A: He has been quiet for a while but I think he is ready to get back on the scene. I was just in New York and up in the studio and he has a lot of things. His catalog is huge now - Johnny Osbourne, Sammy Dread, Sister Carol, Scion (Sashay) Success. I mean, he has a big catalog so I think he is ready to... You see, Jah Life's problem, he's just trying to find a distributor who he could really (rely on). Jah Life is like Coxson, he don't really trust anybody. Yeah, you know, if you deal with him - is not about the money, Jah Life's problem is just if you take his thing and put it out and market it and enrapture (?) he don't want to do that. So, basically that's why he haven't done anything in a while.

Q: You more or less disappeared for a while, after a peak in the mid eighties - what happened around that time, say '89 to '92?

A: What happened was I migrated to the United States and it was totally different. You know, with family and stuff like that. But actually at that time I was doing recording but I just didn't have anything released. At that time I was recording stuff for Coxson up in his studio on Fulton Street. I was recording for Jah Lloyd 'cos I have, like, about 40 songs in Jah Lloyd's catalog. I just get up and go voice 'cos he do some good tracks. I just go an' voice but I didn't get anything released. But otherwise than that I was doing a lotta recording. And basically my peak was around '83 to '84. But it was just one of dem t'ings. You know, I was just recording anyway. I have a too huge catalog. I went to Jamaica and did songs for Junior Reid, Bobby Digital and Jammys, but Jammys was like he only release that one song off his catalog. Junior Reid hasn't released any. I'm really pissed at him too! Jammys is the same t'ing. I think he really had a great catalog down there. Only one who really done a little stuff was Digital. I give him his profit, but... You know, I don't understand the business sometimes, what they do. But I think they could have done better.

Q: By the way, I hope someone - yourself or the man responsible for the original (Beswick 'Bebo' Phillips) - could reprint those 'Soweto' and 'Rumours' albums one day? They came upon the Bebo's label back then.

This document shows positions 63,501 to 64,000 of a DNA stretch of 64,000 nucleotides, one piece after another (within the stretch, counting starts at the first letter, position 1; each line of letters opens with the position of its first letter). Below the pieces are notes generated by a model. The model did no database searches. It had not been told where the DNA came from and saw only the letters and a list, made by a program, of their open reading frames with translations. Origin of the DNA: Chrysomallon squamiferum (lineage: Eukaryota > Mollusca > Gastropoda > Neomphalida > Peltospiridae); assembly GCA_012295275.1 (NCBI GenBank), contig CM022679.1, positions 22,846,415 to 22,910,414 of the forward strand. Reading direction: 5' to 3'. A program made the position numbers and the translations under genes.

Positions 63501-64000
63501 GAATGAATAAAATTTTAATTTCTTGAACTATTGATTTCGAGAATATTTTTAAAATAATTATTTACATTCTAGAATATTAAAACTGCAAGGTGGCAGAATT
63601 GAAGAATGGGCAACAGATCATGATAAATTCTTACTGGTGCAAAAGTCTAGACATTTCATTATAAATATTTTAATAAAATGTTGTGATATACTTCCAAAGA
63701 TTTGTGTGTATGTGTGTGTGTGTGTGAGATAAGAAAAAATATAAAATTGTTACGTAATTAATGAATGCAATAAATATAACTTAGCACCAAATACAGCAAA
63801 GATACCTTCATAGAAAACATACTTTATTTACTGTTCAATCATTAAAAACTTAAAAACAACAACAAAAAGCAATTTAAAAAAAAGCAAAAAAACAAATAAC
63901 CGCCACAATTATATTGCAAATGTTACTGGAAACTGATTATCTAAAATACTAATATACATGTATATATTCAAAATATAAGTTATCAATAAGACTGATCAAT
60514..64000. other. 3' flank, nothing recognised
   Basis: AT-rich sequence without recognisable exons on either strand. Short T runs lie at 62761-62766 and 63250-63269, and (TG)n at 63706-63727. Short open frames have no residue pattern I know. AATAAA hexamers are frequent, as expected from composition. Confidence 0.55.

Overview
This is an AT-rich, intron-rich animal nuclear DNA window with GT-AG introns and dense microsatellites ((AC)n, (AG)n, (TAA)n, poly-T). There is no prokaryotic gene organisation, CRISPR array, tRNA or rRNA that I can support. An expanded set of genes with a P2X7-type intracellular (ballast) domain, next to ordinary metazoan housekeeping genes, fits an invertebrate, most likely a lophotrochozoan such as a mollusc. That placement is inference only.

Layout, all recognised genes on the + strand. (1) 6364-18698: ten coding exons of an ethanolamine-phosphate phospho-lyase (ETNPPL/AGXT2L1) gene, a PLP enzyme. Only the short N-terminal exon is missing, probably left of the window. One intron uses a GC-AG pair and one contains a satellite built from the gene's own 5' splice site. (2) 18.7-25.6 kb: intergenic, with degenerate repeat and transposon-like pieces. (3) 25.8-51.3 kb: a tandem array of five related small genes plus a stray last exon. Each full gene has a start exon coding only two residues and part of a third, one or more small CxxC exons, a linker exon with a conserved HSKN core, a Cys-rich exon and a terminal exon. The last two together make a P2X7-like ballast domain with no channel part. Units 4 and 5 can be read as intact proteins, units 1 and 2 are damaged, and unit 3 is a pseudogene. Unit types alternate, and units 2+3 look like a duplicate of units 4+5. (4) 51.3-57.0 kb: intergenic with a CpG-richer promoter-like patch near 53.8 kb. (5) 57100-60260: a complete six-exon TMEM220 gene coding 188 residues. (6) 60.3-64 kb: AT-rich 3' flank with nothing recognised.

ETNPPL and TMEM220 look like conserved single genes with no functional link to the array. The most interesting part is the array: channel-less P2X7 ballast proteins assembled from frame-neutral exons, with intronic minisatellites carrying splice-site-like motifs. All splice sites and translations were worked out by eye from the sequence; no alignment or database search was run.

A: You mean Thrillseekers? Yeah, we plan to bring that back out. Actually I got the tapes a couple of months ago and I gave it to Jah Lloyd to run it through and clean it up. So I have that to put out. We're thinking of combining it together.

As most of you know by now, Sir D passed away suddenly in May 2004 and Carlton's long-awaited album got delayed further, a big set-back for both Studio One and Carlton. The album's working-title is 'Mr Music Man' and has been eagerly anticipated in some circles. It should be just as good as Glen Washington's success with new vocals over classic Brentford Road (oh, sorry, 'Studio One Boulevard'... my bad) rhythms a couple of years back. Some would suggest that Carlton did a few unfocused, patchier albums during the nineties, but this one for Coxson should redress the balance and put him back where he belongs among the finest of Jamaican singers. Carlton also did some stuff for the Oakland-based Tree of Life during this period, appeared at the Bob Marley Day celebrations in Los Angeles and the Sierra Nevada World Music Festival in California alongside Brigadier Jerry. Singles for producer veterans Glen Brown and Jah Life was in stores a while back and a project with New York producer/Steel Pulse-keyboardist Sidney Mills is as yet unreleased. Then you have the 'Retrospective' CD which Carlton put out on his own a while back, a good anthology which represents his work very well throughout the eighties but suffer from some strange mastering. Prioritywise, if anything, this is something that should be redone in the future to give the songs justice. A sound system tour titled Dub-Fe-Dub/Rub A Dub Partners, featuring Carlton and 'long-time Soul Express-spar' Lone Ranger, saw him back in Europe again in the late fall of 2004 for the first time in years. Now, if only Mr Gooden or Mrs Dodd could bring the recordings to the plant...

Visit Carlton Livingston's website by clicking HERE.